Texas Mutiny completely failed the VIP customers.  There was a VIP tent, sponsored by Pabst, with very limited seating (definitely not enough for everyone who purchased VIP tickets), very limited food choices and even more limited drink choices.  The only good thing about the VIP amenities was the portable, air conditioned restrooms instead of port-a-potties.  Unfortunately, the air conditioner didn’t do much in the women’s restrooms because the ladies kept holding the door open, letting all the cold air out (this can’t be blamed on festival organizers/staff).  Toward the end of the night the air conditioner either stopped working or was shut off and the doors were propped open, but this was still better than port-a-potties.  There was also a point in the evening when the VIP tent was closed for about two hours and staff provided several conflicting reasons.  Staff told some people it was closed as a safety precaution because of storms that had passed hours earlier, other excuses used by the staff included the tent being closed due to winds, and the tent was closed because of security (the police took a handcuffed man into the tent).  The fact is, the one thing the extra $100 bought was taken away for a portion of the festival.

Besides the fiasco at the Pabst tent, there was no designated VIP section in front of the main stage. This was surprising and was just one more example of disregard for VIP customers who generate a lot of revenue.  As a person who always purchases VIP tickets, specifically to be close to the stage, I was disappointed and felt ripped off.  Based on the responses on Facebook, I was not alone in my experience, several VIP customers were upset over this aspect of the festival.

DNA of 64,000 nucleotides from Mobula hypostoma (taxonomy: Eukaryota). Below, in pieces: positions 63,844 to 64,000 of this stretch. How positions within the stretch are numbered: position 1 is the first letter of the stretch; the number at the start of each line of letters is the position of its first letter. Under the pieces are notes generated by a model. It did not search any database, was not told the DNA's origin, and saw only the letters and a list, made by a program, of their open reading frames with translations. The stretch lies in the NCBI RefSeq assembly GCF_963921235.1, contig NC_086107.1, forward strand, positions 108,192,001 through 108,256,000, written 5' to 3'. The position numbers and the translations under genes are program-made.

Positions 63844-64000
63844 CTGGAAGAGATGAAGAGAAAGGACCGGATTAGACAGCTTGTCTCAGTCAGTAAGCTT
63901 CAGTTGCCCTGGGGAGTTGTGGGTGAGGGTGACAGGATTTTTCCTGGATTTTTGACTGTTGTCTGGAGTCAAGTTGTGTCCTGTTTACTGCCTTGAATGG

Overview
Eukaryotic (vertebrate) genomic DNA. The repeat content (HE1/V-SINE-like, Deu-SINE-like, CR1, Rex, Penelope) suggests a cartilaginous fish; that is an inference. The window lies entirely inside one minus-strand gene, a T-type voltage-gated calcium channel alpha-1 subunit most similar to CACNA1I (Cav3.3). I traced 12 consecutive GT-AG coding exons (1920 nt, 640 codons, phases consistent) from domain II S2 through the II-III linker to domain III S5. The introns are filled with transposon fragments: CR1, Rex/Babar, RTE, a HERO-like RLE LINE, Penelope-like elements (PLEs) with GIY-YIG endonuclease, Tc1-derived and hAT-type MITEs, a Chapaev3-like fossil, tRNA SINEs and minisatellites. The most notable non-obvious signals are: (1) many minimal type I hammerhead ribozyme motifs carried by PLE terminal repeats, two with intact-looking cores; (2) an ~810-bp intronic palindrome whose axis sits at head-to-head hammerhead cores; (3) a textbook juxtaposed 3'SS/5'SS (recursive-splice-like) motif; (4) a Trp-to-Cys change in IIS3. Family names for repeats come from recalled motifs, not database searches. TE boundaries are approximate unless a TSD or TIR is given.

There is a laundry list of other problems such as, only two screens covering the main stage (one of which was the backdrop of the main stage), inconsistent advertising in surrounding states, whether or not VIP ticket holders were supposed to get a free Texas Mutiny t-shirt (this still has not been clarified), water stations not refilled, running out of merchandise within the first few hours, incompetent staff, stage set-up, sound, the list goes on.  Fans were not hesitant to take to Facebook to voice their complaints.  At the same time, fans also expressed an interest in attending this festival in the future as long as the complaints are addressed.  This bodes well for Texas Mutiny.

Texas Mutiny has the potential of becoming one of the prominent summer music festivals for not only Texas but for the south central region as a whole.  This region lacks quality heavy metal music festivals, and with the demise of Mayhem Fest there is a big gap that needs to be filled.  While the first year of Texas Mutiny was a disappointment at many levels, it is an event that has a lot of potential.  The decision makers need to consider improving contingency plans for bad weather, provide better training for event staff, reconsider certain prohibited items, most notably lawn/folding chairs and medication, research and implement elements to allow disabled patrons the chance to enjoy the festival, and consider a complete overhaul of the VIP amenities.  Yes this was the first year for Texas Mutiny and a learning curve is expected, however, AEG Live has vast experience with music festivals, which should have reflected in the overall experience.  Texas Mutiny deserves a chance to improve and grow in order to bring a quality festival to the DFW area, nevertheless, without noticeable improvement in 2017 this may end up being one more festival to fade into nothing with little impact on the music scene.